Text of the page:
As Envision Lehigh Valley has pushed residents to think about what they want their community to look like over the next twenty years, there is no better time to consider the fabric of the community that binds us. The Lehigh Valley is projected to change drastically over the next 20 years, adding 145,000 new residents, an additional 72,000 households and a 15 percent increase in jobs. With these changes, the region will have to adapt and it is the role of the community to play an active part in cultivating their home.
According to Thomas Borrup, in his book on creative community building, “Community is an elusive term…the word will refer to the people and the natural and built environments within a geographically defined area. [It is] more inclusive of the social, civic and economic bonds in addition to physical bonds.”
Through the public forum meetings held to discuss the future of the Lehigh Valley, residents from all walks of life have shared their opinions and outlooks for the region. This diversity in ideas, has lent itself to creating particularly creative solutions in which Borrup says that we “weave multiple endeavors and professions into the never-ending work of building and rebuilding the social, civic, physical, economic and spiritual fabrics of communities. Creative community building engages the cultural and creative energies inherent in every person and every place.”
These creative solutions will manifest themselves in the master plans that Envision partners are going to undertake over the next few years. The arenas of these reports include environment and energy conservation, affordable housing, access to fresh food, enhancement of public transportation, economic development and catalytic projects undertaken by the three major cities that comprise the Lehigh Valley– Allentown, Bethlehem, and Easton.
Studies in multiple US cities consistently have found that cultural organizations, particularly small, community-based cultural groups, exert far greater impact than their size would suggest. Organizations of this nature have partnered with municipalities to maximize the effects of the grant that this project received. Envision Lehigh Valley partners include RenewLV, Lehigh Valley Planning Commission, Lehigh Valley Economic Development Council, CACLV, LANta, Buy Fresh Buy Local, Wildlands Conservancy and The Nurture Nature Center. While independently these groups have a limited reach within the Lehigh Valley, their voices together will be able to provide comprehensive plans and solutions to problems facing the entire region.
“We shape our cities and then our cities shape us.” – Surburban Nation
Sitting at home last night watching the Phillies I saw a commercial that got me thinking, not about the car they were trying to sell, but rather about the state of the our community. It was that commercial with the little kids all asking the age-old question, “Are we there yet?” Of course, you think they are asking about the end of a trip, but in reality they’re asking about the automobile technology. And that’s the part that got me thinking– are we really “there” yet in terms of planning the future of the Lehigh Valley?
I would have to say no, we’re not “there” yet. Certainly we’re doing great work among the many organizations involved in economic development, city planning, open space preservation, provision of affordable housing, assisting people in finding jobs or starting their own businesses. But are we really “there” yet? No, we still have quite a ways to go before we can confidently say we have a solid plan in place to handle the inevitable population growth that will hit in the next 20 years– more than 144,000 according to the Lehigh Valley Planning Commission. With the increased number of people comes increased demand for housing, increased traffic, increased demand for jobs. Not all of this is bad, don’t get me wrong, but we absolutely must plan for a sustainable future for this community. Otherwise, we’ll drown in the overwhelming needs and lack of resources to provide for those needs.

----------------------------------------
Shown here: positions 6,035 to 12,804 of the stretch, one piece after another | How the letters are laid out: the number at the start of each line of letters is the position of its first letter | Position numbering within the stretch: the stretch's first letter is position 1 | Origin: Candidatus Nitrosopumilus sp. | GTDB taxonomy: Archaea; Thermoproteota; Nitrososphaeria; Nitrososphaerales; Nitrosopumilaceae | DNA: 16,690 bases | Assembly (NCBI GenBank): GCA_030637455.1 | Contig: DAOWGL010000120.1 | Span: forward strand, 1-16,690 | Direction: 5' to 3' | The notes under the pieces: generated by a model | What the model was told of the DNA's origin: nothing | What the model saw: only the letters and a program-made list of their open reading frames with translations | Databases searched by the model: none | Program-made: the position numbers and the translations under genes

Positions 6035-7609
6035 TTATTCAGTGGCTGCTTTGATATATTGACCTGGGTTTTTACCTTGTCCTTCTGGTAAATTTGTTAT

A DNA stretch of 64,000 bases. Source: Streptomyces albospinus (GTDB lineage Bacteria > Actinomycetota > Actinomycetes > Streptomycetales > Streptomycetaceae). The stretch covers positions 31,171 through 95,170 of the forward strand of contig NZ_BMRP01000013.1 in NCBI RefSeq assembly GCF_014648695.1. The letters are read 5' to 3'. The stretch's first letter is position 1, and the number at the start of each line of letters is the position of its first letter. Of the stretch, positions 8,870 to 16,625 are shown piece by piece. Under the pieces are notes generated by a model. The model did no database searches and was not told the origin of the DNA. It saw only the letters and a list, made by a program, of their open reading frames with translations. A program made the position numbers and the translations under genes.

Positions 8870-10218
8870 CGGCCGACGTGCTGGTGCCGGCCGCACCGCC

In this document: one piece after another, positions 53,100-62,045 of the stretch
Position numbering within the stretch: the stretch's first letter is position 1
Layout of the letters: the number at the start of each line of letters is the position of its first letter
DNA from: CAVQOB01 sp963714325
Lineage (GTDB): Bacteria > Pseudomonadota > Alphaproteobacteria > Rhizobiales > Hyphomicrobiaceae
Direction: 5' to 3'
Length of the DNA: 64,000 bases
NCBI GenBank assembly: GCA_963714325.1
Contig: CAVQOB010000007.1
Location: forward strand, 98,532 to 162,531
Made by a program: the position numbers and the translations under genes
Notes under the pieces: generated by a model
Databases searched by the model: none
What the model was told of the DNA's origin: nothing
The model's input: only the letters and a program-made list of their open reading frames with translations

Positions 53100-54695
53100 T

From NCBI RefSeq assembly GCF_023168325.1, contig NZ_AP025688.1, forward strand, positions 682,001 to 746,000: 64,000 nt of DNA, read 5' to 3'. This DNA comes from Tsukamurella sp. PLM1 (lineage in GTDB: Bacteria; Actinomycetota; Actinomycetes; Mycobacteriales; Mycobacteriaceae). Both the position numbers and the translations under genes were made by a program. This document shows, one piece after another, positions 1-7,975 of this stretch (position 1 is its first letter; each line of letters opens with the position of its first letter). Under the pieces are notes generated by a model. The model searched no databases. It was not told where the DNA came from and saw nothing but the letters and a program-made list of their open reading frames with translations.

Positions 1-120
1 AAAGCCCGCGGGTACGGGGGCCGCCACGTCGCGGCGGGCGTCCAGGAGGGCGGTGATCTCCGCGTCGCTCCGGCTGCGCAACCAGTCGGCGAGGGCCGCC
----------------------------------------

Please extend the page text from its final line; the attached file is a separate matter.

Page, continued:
That is why the Envision Lehigh Valley project is so timely and so necessary. We have been given an opportunity to create a regional sustainability plan for the entire Lehigh Valley. And the best part is that everything is driven by public input. Any regional plan or update to the Comprehensive Plan… The Lehigh Valley 2030 that will come out of the Envision Lehigh Valley project by 2014 will be generated based upon input gathered from those who experience the Lehigh Valley daily.
So, are we “there” yet? No, not yet. But the key word is yet. We can get “there” and we must do it together as a region.Want to get involved? Visit www.envisionlehighvalley.com to find out how
What will the Lehigh Valley be like in 5, 10, or 20 years? Whether your live or work in the Lehigh Valley, the answer will directly affect you. Join Envision Lehigh Valley, a three year visioning project, and help us plan the future for the Valley!
Envision Lehigh Valley is a public outreach effort designed to engage the residents of Northampton and Lehigh Counties to create a truly sustainable Lehigh Valley. More than ever, the residents of the Lehigh Valley need to work together to create a shared vision for our community. This three year project was made possible by a Sustainable Communities Grant from the US Department of Housing and Urban Development (HUD) .
The Lehigh Valley is comprised of 62 municipalities, each with its own governmental authority. However, if you ask anyone who lives in the Lehigh Valley you will quickly learn that we live “regionally.” Many of us live in one town, work in another town, and have dinner in yet a third. The municipal boundaries that are crossed to reach a desired destination are usually invisible. In order to be a sustainable community, the Lehigh Valley should consider the value of all our communities, how we can enhance our economic competitiveness, and perhaps most importantly how we can coordinate policy and leverage investment within our community.
Over the course of the next three years, Envision Lehigh Valley will be gathering input from ALL residents of the Lehigh Valley in order to create a vision for the future of the region. The project will focus on the main areas of economic development, fresh food access, transportation choices, housing choices, jobs/housing balance, and climate and energy. All the input from social media, public meetings, surveys, and individual conversations will be used in the “Comprehensive Plan the Lehigh Valley…2030.”
Please join us to kick off this effort at our first meeting on Wednesday, July 11th at ArtsQuest at SteelStacks. Two sessions are being offered– 4:00 to 6:00pm and 6:30 to 8:00pm. The next three years promise to be exciting and innovative. Join us as we work together– as a region– to create a shared vision for our community.
Visit www.envisionlehighvalley.com for more information! Follow us on Twitter and friend us on Facebook too!